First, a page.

- The Bible, that was obscure in places, with a confusing timeline, now begins to speak to me as God’s word with His truth shining a light on the choices of day to day life. And I want to read it!
- Worship, that could be ‘going through the motions’ is now my opportunity to honour God for who He is. A remote and even austere deity has come alive to me as ‘Father” and, amazingly, I can draw close to Him and know Him draw close to me.
- Even though I felt loved and accepted by others, I never know this kind of being loved without condition, without strings, without any sense of earning the affections. It’s a kind of love that needs its own word…
- Fears and anxieties that used to be part of the daily mix of emotions have not disappeared but they have changed. They do not have the same force. Knowing that whatever happens, my destiny is “to be at home with the Lord”, v.8, does change things. Knowing that I belong to someone who is not only the very definition of kindness and mercy, but who also knows the end from the beginning, puts my ability to trust on an entirely new level.
This changes how I want to live. I don’t have the need to live for myself, or to prove anything. If Jesus can give His life for me, why would I not want to give over my life to Him?
For Christ’s love compels us, because we are convinced that one died for all, and therefore all died. And He died for all, that those who live should no longer live for themselves but for Him who died for them and was raised again.2 Cor. 5:14-15
This spiritually reborn life…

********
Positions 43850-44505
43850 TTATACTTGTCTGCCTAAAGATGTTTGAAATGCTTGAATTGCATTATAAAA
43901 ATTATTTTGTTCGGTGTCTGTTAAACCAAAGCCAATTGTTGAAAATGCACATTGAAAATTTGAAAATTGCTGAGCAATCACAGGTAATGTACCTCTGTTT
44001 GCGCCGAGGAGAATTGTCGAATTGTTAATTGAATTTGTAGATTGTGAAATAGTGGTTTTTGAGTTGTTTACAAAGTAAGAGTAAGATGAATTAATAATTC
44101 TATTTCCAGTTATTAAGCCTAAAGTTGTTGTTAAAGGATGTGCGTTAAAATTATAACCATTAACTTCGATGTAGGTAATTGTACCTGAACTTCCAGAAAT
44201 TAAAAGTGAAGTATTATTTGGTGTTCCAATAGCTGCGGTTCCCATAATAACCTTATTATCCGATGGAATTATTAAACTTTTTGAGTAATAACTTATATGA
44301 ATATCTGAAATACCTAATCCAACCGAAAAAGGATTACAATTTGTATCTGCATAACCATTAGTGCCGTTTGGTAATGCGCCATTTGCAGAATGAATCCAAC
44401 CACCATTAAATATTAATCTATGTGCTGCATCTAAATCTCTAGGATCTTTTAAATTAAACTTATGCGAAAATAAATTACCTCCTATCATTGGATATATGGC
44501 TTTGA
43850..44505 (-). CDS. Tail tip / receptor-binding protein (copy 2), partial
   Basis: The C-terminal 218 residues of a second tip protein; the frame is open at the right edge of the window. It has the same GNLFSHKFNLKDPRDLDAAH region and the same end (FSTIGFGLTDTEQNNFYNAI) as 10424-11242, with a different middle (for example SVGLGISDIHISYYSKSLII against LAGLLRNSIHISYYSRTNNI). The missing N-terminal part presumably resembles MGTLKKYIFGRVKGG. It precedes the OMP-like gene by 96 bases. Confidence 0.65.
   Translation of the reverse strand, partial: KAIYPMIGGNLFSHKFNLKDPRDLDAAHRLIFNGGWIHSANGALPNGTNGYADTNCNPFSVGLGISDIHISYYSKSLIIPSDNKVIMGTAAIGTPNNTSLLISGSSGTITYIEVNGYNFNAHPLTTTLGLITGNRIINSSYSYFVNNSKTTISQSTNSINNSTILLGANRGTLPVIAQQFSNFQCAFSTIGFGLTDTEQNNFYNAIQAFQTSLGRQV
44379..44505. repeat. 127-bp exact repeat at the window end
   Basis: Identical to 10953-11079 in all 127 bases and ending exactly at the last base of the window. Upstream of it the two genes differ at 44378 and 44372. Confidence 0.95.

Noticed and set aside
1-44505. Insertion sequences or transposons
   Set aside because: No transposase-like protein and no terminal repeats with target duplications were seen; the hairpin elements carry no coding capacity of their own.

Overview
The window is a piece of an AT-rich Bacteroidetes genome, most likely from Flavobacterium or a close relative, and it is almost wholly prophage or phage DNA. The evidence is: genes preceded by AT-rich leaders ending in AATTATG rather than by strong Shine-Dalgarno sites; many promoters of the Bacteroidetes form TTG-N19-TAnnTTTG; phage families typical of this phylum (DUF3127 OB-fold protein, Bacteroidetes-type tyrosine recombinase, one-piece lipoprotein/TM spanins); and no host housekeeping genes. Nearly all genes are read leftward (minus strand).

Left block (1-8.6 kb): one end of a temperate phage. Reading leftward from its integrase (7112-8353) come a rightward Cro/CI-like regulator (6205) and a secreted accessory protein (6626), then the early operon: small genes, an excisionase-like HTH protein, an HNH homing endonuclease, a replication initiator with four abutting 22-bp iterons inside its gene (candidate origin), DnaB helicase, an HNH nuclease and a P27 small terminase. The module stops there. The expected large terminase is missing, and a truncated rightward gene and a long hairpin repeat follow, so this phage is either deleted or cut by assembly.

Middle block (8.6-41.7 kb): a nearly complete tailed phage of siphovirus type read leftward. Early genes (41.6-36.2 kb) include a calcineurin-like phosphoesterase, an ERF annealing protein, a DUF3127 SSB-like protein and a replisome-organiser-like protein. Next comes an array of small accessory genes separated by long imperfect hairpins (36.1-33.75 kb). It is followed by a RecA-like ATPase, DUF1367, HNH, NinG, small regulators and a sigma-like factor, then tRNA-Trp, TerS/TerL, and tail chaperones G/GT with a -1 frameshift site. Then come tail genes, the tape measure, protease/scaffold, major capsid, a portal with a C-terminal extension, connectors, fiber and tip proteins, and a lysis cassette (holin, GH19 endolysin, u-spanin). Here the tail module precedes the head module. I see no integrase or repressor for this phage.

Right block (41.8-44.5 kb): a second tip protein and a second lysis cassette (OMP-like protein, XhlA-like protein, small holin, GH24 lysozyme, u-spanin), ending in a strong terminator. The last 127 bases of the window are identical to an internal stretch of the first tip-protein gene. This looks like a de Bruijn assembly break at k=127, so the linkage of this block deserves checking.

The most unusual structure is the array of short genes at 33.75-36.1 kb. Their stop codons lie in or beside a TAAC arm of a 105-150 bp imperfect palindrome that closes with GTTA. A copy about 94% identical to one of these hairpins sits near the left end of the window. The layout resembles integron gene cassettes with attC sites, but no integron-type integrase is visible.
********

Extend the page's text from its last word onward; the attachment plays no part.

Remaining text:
…in Christ, (experiencing how) the new creation has come: the old has gone, the new is here!…2 Cor. 5:17
… is the kingdom of God within, and from that moment of decision it grows stronger within us, and overflows to others around us.
This kingdom life comes from a hidden growth — it all happens in the human spirit, which cannot be seen — but the changes are noticed by others, and become an opportunity to share and witness. Why would others not want, what they see we have got?
This personal adjustment, this re-orientation is a big part of what would become Jesus’ central — and some would say, only — message.
After John was put in prison, Jesus went into Galilee, proclaiming the good news of God.
“The time has come,” he said. “The kingdom of God has come near. Repent and believe the good news!”
Mark 1:14-15 NIV
- The kingdom of God is not like a place or a country — but it can be entered.
- The kingdom of God is not a political movement or an institution, nor any particular church stream — but it is more influential than any of them.
- The kingdom of God is not directly visible — but its effects are plain to all.
- The kingdom of God cannot be controlled, packaged or delivered as a benefit because it is not subject to any man’s preference — where present it produces its own peace and harmony and spiritual growth
- The kingdom of God has no banker or backer — but God’s kingdom work does not lack God’s supply.
This is the kingdom realm of God that grows within us. And it grows around us and beyond us in the fellowship we create as those who are “in Christ”:
“Again, truly I tell you that if two of you on earth agree about anything they ask for, it will be done for them by my Father in heaven. For where two or three gather in My name, there am I with them.”Matthew 18:19-20